"Market Street Carnival" by Mike Mosher is a three-panel cycle of highlights from entertainment, politics and labor organizing history 1880 to 1930, for much activity in these realms took place not far from the Grant Building, 1095 Market Street on the Seventh Street corner. As in his murals "The City's Music" (1990) at Laguna Honda Hospital or the "Mission Reds at Woodward's Gardens" (1982), the artist freely mixes motifs and personages from various eras in the roiling, many-centered jumble that is San Francisco history.
"Vaudevillians & Pugilists" asserts how this has long been a rich entertainment district. Dr. Greth's sluglike balloon passes over Gallagher and Sheen and beside a wire-walker, with a ball game going on below at Central Park, Eighth and Market. Theaters like the Fox, the Granada (later the Paramount), the Orpheum, the Golden Gate and Loew's Warfield are visible behind the big tent Buffalo Bill's Wild West Show set up on Market at 11th Street in 1908. Silent movie comedian Fatty Arbuckle's film career plummets from his wildest Saint Francis Hotel party, amidst showgirls and plaster cherubs that beautified the Fox theater. A bomb exploded during the 1880s melodrama "The Octoroon" at McGuire's Opera House, but Tom McGuire and his Stage Manager Edwin Booth seem more interested in the Vadis Sisters or their copy of local humor magazine The Wasp.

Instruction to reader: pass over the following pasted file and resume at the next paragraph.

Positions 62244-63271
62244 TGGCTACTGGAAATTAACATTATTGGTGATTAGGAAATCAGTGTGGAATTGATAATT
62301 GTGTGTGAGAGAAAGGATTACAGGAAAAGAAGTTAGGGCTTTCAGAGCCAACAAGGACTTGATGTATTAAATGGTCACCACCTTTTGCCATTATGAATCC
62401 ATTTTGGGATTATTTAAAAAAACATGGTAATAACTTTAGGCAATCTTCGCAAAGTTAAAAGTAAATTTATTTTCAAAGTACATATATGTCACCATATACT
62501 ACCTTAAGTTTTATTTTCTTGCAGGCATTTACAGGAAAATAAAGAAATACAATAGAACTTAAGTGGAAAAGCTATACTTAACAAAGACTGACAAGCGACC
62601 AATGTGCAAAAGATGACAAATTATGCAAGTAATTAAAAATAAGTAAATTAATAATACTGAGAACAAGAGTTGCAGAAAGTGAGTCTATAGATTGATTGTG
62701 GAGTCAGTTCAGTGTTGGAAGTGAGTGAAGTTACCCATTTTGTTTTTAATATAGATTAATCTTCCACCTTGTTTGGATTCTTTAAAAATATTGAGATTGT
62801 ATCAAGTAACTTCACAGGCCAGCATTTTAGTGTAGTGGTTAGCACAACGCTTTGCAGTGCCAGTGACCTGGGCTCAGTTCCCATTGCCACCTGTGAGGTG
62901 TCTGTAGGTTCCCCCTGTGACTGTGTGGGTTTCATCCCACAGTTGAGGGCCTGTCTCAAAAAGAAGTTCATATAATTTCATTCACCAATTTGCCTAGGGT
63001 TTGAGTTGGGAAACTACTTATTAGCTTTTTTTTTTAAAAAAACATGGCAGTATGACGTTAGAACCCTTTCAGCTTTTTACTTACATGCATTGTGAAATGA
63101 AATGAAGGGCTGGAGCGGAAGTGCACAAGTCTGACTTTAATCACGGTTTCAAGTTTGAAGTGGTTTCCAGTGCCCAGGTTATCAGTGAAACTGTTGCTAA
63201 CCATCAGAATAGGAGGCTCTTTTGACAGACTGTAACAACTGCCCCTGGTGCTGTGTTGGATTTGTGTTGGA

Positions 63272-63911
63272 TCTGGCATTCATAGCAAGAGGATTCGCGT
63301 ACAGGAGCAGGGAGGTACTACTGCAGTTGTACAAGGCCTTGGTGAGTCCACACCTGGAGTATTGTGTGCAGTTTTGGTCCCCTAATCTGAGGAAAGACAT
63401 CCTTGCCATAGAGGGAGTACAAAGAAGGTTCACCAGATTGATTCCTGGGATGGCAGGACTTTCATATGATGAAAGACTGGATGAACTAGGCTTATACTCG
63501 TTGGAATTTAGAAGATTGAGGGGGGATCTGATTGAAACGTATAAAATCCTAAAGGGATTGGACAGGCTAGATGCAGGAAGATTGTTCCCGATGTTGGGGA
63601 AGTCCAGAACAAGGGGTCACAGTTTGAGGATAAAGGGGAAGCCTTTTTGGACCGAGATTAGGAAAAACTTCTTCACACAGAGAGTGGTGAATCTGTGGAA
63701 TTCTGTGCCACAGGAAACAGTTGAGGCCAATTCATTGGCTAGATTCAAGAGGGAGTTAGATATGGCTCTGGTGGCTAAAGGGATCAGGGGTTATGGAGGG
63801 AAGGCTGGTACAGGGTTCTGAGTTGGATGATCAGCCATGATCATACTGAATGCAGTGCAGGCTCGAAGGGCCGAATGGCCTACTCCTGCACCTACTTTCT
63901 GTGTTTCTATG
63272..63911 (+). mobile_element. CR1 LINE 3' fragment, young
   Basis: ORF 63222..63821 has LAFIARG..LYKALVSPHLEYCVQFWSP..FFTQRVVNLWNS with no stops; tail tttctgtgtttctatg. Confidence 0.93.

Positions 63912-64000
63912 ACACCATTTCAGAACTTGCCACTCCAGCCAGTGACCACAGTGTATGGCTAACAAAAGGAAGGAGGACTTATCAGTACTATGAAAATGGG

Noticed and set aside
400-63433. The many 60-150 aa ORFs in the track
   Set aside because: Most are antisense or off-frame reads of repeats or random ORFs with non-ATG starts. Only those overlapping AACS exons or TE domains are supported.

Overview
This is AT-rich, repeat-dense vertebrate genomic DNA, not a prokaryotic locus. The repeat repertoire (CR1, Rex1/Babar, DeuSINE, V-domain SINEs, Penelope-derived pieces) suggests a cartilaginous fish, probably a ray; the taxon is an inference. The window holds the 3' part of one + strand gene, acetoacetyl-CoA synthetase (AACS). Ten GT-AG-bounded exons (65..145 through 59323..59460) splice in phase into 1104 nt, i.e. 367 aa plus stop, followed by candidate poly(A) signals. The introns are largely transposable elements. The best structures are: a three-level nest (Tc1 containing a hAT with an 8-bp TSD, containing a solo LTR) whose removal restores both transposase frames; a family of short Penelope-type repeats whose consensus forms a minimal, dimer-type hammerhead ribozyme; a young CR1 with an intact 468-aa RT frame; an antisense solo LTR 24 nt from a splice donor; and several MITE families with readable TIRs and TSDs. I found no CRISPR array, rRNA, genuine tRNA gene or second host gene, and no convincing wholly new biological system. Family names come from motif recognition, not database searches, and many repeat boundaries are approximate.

A family of 1880s entertainers watch--and 1930s
kids at the Crystal Market's free "Watermelon Day" ignore--the
heavyweight bout between Gentleman Jim Corbett and Joe Choynski.
Many turn-of-the-century fights were held at the third Mechanics'
Pavillion, Market at Hayes. Among pugilists "Fat Willie"
Meehan spars, John L. Sullivan brandishes the cane with which
he crippled Oofty Goofty, and Jack Johnson faces Jim Jeffries
under Jess Willard's watchful eye. Professor E.M. Rosner led his
Royal Hungarian Orchestra at the Orpheum Theatre playing the organ
with a cloth draped over the keyboard, on a stage where Al Jolson
and young George M. Cohan entertained. The wirewalker, Buffalo
Bill, Rosner and Cohan are inspired by Albert Tolf's excellent
cartoons in the San Francisco News 1956-58. Mae Irwin--star of
Edison's 1897 movie "The Kiss"--played in San Francisco
frequently, though the man many call vaudeville's greatest entertainer,
Bert Williams, found only crummy and demeaning opportunities on